Ninety-five years' worth of frustration envelops Kerry Wood and Mark Prior, but the two Chicago Cubs righthanders fight through it the best way they can: with 95-mph heat. Arriving on the North Side four years apart, each has been labeled a phenom and, much to their chagrin, a franchise savior. As spring turns into sweltering summer, and the surprising Cubs hover in or near the lead in the National League Central--they were one game behind the St. Louis Cardinals at week's end--expectations only intensify for a club that hasn't won a World Series since 1908. ¬∂ Even as Chicago's sluggers were struggling--No. 3 hitter Sammy Sosa and cleanup hitter Moises Alou had only 10 home runs each--the Cubs staff, which features an unprecedented collection of power pitchers, was whiffing batters at a record clip. Led by a Gas Gang of 90-mph hurlers that includes Wood, Prior, Joe Borowski, Matt Clement, Juan Cruz, Kyle Farnsworth and Carlos Zambrano, the Cubs had 705 strikeouts through 80 games and were on pace to break the league single-season mark (1,344) set by the Cubs in 2001. They could also join the 1968 Cleveland Indians as the only clubs in history with more strikeouts than hits allowed. Wood (143 K's in 115 innings) and Prior (127 in 110 1/3) ranked first and second in the majors in strikeouts, and could become the second set of teammates in the last 27 seasons, after the Arizona Diamondbacks' Randy Johnson and Curt Schilling, to finish one-two. Armed with similar fastballs and tightly wound breaking balls, Wood (8-5, 2.90 ERA) and Prior (8-3, 2.61) are poised to become the game's most dominant power-pitcher combo.
"They're a lot like Randy and Curt," says Cubs catcher Damian Miller, who caught Johnson and Schilling from 2000 through '02. "Woody's kind of like Randy, his stuff is just electric; Mark's comparable to Curt, a power pitcher yet also a control pitcher. But these guys are 26 [Woods] and 22 years old. Randy and Curt didn't get a grip and harness their stuff until later in their careers. It's scary to think about how good these two are going to be."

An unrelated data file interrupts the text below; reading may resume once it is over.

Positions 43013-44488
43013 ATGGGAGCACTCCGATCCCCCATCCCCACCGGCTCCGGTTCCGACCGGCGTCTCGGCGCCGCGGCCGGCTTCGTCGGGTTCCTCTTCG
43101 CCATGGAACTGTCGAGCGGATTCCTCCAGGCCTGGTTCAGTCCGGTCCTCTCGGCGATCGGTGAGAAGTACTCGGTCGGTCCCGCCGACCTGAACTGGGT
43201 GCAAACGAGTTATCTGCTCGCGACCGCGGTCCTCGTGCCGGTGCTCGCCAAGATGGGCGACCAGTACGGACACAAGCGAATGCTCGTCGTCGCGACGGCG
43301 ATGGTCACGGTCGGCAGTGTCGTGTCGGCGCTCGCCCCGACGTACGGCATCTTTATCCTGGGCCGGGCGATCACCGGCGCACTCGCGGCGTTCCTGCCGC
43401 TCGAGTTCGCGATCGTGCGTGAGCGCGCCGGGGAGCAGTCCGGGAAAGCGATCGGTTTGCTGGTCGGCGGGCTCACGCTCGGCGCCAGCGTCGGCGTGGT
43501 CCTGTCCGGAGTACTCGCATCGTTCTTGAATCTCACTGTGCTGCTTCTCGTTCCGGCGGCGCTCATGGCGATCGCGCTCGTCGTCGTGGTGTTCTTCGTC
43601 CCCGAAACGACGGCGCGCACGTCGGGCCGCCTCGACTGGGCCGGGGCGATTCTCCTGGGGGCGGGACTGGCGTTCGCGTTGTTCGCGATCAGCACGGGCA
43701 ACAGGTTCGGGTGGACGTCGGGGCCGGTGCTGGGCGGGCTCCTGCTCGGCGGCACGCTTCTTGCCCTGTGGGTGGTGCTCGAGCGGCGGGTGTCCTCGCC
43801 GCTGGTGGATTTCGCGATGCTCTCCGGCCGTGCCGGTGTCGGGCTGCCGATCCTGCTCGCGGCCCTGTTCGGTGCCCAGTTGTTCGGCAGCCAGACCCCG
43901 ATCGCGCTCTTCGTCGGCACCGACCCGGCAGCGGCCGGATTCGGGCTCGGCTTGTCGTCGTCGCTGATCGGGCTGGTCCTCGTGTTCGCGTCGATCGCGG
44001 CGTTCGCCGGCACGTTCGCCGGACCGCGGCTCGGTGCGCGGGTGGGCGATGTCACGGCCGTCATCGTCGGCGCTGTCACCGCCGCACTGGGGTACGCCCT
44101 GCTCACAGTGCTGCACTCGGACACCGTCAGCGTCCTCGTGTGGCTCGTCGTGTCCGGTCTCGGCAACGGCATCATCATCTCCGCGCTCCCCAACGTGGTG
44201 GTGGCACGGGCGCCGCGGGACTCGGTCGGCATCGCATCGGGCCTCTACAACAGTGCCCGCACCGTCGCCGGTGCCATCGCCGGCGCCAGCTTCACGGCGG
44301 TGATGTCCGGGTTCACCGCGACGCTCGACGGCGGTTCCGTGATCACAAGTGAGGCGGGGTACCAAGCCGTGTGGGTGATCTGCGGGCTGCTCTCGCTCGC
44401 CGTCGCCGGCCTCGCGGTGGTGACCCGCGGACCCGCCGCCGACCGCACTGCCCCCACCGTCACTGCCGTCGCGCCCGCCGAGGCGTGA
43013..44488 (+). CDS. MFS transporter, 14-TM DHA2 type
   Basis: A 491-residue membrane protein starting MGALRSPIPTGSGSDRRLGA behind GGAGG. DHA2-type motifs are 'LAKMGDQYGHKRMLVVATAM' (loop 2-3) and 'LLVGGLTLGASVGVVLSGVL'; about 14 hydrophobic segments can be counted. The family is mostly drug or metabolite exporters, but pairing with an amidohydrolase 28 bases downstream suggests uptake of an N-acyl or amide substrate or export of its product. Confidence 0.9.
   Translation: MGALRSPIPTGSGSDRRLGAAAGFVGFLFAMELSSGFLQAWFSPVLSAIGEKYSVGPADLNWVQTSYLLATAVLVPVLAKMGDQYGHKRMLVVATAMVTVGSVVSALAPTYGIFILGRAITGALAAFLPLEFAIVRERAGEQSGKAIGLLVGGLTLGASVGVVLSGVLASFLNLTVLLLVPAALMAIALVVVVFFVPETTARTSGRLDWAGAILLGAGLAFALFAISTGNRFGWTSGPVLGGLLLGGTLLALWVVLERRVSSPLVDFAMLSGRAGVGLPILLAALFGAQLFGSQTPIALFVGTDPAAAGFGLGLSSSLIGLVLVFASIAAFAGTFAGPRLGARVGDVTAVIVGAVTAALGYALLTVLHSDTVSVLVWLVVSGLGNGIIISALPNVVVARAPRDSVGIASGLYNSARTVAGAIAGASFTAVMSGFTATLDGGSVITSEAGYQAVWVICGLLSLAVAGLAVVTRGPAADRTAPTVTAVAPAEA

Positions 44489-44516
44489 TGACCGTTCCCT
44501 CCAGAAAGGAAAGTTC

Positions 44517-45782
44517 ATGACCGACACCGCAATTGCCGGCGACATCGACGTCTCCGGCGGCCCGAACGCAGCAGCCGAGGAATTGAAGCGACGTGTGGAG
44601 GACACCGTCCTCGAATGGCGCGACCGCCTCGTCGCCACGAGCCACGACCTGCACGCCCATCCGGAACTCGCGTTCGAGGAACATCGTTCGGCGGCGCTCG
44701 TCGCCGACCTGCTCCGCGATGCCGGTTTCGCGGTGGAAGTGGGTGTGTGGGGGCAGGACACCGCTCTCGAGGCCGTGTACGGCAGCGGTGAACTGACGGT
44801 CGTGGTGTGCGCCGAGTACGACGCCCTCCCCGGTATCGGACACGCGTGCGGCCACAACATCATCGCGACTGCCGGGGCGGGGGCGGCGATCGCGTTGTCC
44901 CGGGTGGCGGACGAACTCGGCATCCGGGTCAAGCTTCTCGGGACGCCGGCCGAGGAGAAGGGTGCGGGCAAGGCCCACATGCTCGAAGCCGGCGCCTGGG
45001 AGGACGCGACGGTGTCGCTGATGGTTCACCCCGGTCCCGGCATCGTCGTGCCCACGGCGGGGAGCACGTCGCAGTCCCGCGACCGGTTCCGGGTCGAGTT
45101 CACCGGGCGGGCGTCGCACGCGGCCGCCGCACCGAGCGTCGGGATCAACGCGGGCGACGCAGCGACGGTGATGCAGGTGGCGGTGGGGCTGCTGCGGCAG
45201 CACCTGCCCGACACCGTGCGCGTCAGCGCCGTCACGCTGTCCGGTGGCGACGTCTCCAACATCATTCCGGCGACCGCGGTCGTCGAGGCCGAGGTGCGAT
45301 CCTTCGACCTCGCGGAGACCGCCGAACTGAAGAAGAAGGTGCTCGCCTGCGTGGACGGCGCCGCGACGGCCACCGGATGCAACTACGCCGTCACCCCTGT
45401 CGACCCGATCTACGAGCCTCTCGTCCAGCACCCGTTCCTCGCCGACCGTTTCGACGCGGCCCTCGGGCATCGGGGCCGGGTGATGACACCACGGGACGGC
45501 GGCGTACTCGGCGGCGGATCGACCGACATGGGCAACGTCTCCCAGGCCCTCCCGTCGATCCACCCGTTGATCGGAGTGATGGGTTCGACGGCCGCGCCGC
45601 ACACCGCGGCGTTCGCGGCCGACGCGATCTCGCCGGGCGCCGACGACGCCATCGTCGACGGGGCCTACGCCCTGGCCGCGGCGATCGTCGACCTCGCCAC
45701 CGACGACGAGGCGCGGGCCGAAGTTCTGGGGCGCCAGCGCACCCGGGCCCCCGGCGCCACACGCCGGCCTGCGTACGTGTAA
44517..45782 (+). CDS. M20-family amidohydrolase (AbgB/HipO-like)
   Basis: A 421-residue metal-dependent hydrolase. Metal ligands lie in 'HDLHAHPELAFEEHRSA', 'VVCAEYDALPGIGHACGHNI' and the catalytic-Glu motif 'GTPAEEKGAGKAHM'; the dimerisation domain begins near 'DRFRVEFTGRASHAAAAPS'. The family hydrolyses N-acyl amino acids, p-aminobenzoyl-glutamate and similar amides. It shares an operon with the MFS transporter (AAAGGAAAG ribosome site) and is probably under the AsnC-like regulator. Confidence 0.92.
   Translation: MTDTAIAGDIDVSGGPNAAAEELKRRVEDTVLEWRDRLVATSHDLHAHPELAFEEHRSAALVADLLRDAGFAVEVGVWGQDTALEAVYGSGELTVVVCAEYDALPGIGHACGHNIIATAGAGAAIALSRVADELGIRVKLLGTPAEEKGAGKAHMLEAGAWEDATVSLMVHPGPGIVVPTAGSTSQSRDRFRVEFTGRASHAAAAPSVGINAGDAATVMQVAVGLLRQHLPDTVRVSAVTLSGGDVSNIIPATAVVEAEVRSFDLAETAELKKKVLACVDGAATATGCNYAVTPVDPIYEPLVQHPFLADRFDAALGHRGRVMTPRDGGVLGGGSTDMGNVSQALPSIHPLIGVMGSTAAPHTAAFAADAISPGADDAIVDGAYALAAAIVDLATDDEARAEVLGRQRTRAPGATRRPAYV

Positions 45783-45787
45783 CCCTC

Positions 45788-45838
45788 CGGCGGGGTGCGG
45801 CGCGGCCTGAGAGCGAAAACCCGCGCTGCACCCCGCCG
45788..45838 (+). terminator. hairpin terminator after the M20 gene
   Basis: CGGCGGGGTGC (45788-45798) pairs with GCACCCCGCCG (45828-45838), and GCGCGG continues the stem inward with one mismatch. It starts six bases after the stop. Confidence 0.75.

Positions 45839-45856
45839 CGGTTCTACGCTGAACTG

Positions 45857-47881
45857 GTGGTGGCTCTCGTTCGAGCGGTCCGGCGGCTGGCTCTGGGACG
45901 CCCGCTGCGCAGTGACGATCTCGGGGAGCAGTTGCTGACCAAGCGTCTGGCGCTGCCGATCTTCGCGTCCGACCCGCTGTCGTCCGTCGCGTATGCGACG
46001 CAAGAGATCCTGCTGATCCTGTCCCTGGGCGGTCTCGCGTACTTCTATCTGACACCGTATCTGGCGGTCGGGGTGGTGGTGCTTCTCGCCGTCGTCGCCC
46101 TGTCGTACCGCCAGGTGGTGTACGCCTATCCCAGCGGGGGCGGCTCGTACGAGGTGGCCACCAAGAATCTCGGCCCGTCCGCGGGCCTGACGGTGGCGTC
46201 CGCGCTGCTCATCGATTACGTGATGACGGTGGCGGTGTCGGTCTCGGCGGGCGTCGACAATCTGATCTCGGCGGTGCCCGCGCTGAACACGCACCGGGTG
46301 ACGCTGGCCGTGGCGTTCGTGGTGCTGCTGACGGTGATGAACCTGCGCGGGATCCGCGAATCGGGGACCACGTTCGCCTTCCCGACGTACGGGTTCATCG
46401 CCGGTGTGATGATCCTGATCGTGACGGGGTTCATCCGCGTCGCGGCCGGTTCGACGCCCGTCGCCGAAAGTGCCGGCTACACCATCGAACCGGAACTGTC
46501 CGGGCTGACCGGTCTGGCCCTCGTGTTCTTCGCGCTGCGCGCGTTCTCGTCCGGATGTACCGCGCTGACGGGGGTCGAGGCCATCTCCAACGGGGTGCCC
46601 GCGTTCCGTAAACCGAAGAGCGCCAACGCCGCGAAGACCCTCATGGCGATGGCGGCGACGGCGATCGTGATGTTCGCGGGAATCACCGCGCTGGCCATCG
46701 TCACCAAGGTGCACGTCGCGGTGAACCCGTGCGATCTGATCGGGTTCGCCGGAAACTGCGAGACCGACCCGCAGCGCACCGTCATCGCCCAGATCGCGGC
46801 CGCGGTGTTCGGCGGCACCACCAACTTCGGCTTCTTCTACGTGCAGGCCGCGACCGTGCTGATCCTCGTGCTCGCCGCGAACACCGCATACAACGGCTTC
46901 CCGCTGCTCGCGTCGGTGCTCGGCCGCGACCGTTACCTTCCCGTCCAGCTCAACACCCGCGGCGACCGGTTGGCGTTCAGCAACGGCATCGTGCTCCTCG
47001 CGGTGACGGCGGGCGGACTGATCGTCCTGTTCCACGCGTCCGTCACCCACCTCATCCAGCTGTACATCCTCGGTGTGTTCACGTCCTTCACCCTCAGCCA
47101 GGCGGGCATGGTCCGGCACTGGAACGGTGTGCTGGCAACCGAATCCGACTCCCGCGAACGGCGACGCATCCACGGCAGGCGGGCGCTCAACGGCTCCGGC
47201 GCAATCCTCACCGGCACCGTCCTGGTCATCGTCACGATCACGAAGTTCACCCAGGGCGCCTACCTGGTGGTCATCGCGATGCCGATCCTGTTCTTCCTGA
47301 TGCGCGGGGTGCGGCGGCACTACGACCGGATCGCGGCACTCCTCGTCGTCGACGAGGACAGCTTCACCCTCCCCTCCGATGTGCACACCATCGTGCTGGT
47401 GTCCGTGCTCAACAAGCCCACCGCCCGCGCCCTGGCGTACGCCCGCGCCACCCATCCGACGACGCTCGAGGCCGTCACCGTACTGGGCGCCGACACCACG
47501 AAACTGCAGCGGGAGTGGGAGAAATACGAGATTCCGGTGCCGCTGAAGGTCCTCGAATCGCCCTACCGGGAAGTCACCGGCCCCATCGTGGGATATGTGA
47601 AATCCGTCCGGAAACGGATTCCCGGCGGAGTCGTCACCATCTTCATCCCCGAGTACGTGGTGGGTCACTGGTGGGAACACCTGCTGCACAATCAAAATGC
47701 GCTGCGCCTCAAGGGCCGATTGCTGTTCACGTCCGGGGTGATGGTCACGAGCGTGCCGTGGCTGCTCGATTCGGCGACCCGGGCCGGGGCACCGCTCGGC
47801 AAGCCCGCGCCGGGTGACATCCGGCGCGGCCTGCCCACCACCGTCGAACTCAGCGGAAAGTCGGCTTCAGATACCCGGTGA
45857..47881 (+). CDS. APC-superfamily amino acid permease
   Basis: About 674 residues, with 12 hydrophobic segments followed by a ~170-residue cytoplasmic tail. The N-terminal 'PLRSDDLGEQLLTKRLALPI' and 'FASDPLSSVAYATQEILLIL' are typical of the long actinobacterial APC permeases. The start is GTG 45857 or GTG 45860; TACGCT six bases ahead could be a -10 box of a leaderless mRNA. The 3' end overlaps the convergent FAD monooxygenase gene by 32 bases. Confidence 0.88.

Wood is best known for his major-league-record-tying 20 strikeouts in his fifth big league start, a one-hitter against the Astros on May 6, 1998. His most effective pitch in going 13-6 and winning National League Rookie of the Year honors that year was a big-breaking slurve, a tumbling power ball that started inside on righthanded hitters and dived down and away, off the plate. But after a ruptured ligament in his right elbow (requiring Tommy John surgery that sidelined him all of 1999) robbed him of that pitch, Wood was transformed from an unrefined hard thrower with supernatural stuff to a craftsman. "A young guy with that kind of stuff is really blessed," says Cubs pitching coach Larry Rothschild. "But in some ways it doesn't allow him to become a pitcher, because he doesn't have to understand how to approach hitters. Until you have to search for a different way, you're not going to."
The 6'5", 225-pound Wood had always craved strikeouts and worked hitters deep into the count trying to get them, often piling up triple-digit pitch counts by the middle innings. "Strikeouts were something everybody always talked about with me," Wood says. "I started thinking about striking out people on 0-and-0 counts, so I would find myself at 115 pitches in the fifth inning, and my day would be done."